This article relies largely or entirely on a single source. (July 2020)
Anna Blackburne was born at Orford Hall, Orford, Warrington, Lancashire, the daughter of John Blackburne and Jane (born Ashton). Her father was a wealthy Cheshire salt dealer, who studied natural history and had famous greenhouses admired by Thomas Pennant (1726–1798).
Her additions to the insect collections were especially notable, thanks to specimens sent to her by Peter Simon Pallas (1741–1811). Her brother Ashton, who had gone to live in the United States of America, also sent her many specimens, especially of birds, that were eventually described by Pennant. She sent Linné specimens of birds and insects that were not described in his Systema Naturae.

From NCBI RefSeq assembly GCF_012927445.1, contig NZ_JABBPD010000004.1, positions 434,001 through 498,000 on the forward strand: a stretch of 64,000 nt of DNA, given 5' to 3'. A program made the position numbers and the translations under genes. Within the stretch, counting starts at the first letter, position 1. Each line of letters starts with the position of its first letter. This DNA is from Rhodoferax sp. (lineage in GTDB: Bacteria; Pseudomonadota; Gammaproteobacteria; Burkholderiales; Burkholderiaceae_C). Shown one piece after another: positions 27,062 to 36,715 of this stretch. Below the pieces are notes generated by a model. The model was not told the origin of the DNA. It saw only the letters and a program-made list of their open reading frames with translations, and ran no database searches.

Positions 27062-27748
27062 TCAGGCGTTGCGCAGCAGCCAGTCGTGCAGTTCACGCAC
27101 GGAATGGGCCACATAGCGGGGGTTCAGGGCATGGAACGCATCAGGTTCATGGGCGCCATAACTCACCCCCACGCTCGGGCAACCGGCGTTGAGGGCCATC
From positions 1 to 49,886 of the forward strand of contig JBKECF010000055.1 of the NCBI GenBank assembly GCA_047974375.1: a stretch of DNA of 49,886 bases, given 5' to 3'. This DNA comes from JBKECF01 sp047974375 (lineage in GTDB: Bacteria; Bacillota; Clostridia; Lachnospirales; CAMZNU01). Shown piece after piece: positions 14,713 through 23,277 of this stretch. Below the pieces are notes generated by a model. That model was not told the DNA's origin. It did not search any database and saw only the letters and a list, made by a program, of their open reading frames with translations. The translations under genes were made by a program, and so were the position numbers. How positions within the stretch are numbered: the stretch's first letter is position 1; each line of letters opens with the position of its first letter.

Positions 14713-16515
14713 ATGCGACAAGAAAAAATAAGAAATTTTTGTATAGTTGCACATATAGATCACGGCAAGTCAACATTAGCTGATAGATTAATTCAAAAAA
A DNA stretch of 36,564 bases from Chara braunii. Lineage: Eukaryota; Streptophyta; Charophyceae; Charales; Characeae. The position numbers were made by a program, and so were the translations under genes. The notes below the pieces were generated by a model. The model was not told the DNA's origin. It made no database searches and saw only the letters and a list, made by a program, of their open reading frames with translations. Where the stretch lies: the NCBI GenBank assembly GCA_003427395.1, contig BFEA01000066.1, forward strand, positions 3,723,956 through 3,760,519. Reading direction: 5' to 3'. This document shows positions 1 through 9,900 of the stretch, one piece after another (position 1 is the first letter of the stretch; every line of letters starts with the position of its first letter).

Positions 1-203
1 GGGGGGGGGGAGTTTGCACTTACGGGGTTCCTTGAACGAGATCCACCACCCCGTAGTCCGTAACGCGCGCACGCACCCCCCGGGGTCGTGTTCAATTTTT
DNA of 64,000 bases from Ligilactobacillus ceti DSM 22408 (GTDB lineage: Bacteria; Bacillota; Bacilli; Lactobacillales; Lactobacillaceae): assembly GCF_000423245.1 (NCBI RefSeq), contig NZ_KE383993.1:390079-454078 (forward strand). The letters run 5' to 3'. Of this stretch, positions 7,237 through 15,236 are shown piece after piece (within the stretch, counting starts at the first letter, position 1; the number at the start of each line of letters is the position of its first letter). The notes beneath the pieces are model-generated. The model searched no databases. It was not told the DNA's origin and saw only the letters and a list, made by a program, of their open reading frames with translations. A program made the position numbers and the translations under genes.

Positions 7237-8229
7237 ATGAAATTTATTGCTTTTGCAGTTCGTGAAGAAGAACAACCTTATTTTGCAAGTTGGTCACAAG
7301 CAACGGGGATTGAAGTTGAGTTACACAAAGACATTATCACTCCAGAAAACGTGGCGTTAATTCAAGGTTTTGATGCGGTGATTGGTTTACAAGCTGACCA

She died in Warrington in 1793.
Johan Christian Fabricius (1745–1808), a pupil of Carl Linnaeus, dedicated the beetle Geotrupes blackburnii to her in 1781. Dendroica fusca, the Blackburnian warbler – described by Philipp Ludwig Statius Müller (1725–1776) – is also named in her honour.
- Haines 2001, p. 35.
Haines, Catharine M. C. (2001). International women in science: a biographical dictionary to 1950. ABC-CLIO. p. 35. ISBN 9781576070901.
Anna Blackburne -rigsby.
- Bettany, George Thomas (1886). Stephen, Leslie (ed.). Dictionary of National Biography. Vol. 5. London: Smith, Elder & Co. p. 121. . In
- Wystrach, V. P. "Anna Blackburne (1726–1793) — a neglected patroness of natural history". JSBNH 8 (2): 148–168 (May 1977).
- "Ashton Blackburn and American Onithology". Ornithological Research Archive. University of New Mexico, Albuquerque. Archived from the original on 16 March 2012. Retrieved 30 March 2012.